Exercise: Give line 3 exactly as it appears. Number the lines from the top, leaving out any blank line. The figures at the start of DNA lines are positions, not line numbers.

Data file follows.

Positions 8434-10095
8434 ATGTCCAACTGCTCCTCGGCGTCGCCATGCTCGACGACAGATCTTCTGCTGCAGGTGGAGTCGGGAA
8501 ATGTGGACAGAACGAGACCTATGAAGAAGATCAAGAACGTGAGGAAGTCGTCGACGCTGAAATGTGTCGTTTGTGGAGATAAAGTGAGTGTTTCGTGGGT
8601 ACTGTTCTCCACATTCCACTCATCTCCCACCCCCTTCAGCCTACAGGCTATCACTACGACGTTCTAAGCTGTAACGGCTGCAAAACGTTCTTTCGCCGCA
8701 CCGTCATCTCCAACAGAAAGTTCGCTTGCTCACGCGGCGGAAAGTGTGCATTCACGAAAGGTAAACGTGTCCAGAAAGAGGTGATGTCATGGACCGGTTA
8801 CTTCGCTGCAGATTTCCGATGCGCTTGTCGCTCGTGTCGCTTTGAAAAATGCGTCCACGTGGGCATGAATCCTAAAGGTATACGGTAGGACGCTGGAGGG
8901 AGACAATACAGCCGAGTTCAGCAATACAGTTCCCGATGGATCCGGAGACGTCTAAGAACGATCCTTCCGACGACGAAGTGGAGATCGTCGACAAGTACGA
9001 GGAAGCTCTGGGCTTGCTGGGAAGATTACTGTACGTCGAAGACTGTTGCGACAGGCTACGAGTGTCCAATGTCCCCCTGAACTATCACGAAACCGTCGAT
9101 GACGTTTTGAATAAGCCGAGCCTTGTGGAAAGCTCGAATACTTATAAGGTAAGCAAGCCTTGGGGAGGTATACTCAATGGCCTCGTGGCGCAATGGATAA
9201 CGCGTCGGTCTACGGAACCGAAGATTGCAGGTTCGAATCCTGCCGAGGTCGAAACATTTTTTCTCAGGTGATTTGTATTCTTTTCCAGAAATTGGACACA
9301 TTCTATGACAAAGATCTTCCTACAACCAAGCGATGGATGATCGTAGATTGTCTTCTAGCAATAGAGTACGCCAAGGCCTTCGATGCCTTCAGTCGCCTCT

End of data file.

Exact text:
8501 ATGTGGACAGAACGAGACCTATGAAGAAGATCAAGAACGTGAGGAAGTCGTCGACGCTGAAATGTGTCGTTTGTGGAGATAAAGTGAGTGTTTCGTGGGT